Toyota has recently announced its biggest quarterly profit in two years, as another iconic manufacturer says goodbye to a man who helped steer their company through some very choppy waters. General Motors will be losing their Chief Executive, Edward Whitacre, after being the company head for just over a year. But what a year it’s been. After seeking a government bailout from bankruptcy in 2009, it’s remarkable to see such vigor and renewal for a company formerly on its deathbed. Likewise, Toyota has been able to shrug off the PR nightmare of their cars being ‘death machines’ that I, for one, thought would take years to recover from. Not So. Both have beaten the odds and the recession, and are currently making money.
For General Motors, this turnaround has come at a price. Almost 70,000 workers were laid off, Saab was cut loose, and the company had to find a way to return to the land of the living after a $4bn loss for the second half of 2009. Now, as the BBC reports, they have made a $2.8bn profit this year so far. That’s quite a reversal of fortune! Well done, and Edward Whitacre is able to leave his office having achieved something miraculous in a very short space of time, “My goal in coming to General Motors was to help restore profitability, build a strong market position, and position this iconic company for success [and] we are clearly on that path.” Indeed.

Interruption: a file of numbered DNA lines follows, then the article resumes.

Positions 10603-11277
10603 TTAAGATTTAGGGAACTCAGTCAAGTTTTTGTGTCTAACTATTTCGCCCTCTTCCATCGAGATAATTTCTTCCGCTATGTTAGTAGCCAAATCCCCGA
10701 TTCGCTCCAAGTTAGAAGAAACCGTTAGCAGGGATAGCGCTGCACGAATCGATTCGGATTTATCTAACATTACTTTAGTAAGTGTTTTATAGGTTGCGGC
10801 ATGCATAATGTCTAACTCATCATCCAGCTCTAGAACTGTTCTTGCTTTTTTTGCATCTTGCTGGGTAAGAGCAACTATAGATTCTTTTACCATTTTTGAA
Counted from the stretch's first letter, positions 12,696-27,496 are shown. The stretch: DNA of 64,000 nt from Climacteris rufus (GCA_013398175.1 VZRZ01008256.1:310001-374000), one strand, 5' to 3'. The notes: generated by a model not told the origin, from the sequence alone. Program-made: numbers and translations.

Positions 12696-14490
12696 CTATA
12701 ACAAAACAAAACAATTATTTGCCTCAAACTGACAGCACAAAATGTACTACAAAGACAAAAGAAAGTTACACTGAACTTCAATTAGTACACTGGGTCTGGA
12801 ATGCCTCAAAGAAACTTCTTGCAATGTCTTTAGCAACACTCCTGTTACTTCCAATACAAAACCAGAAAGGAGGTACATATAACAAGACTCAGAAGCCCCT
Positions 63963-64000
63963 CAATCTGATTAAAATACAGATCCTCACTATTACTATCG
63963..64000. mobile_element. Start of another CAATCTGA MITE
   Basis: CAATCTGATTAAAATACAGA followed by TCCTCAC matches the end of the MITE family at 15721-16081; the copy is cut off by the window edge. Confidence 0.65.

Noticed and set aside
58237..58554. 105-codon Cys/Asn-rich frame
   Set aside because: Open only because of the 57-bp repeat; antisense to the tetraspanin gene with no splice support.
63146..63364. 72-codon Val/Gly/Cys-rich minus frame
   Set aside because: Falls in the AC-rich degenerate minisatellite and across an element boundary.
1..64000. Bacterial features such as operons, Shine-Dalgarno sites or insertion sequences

And as for Toyota, after having to recall over 10 million cars for potential safety defects, it seems that congressional investigations are pointing to driver errors and not a ‘sticky accelerator’ as was once believed. Regardless, and despite the civil suits pending in the States (Americans love their litigation), the car company is still selling strongly and it’s surely not due to a charm offensive from the company heads. For GM, ‘trimming the fat’ of its various brands, and classic company cutbacks have helped its revival – as for Toyota, well, I don’t know how they’ve gotten out of this one, but it appears they have.
William Feins is a freelance journalist currently living in London and Managing the Euro Cheddar Blog; he received his B.A. degree in Economics and his Masters in Sociology. William has always been interested in the mechanics of business and the inspiration of original thinkers, and firmly believes that the former can’t succeed without the latter. In his spare time, he enjoys the ridiculous spectacle of watching table tennis on a big screen (preferably at a pub) and reading weighty tomes about World War II.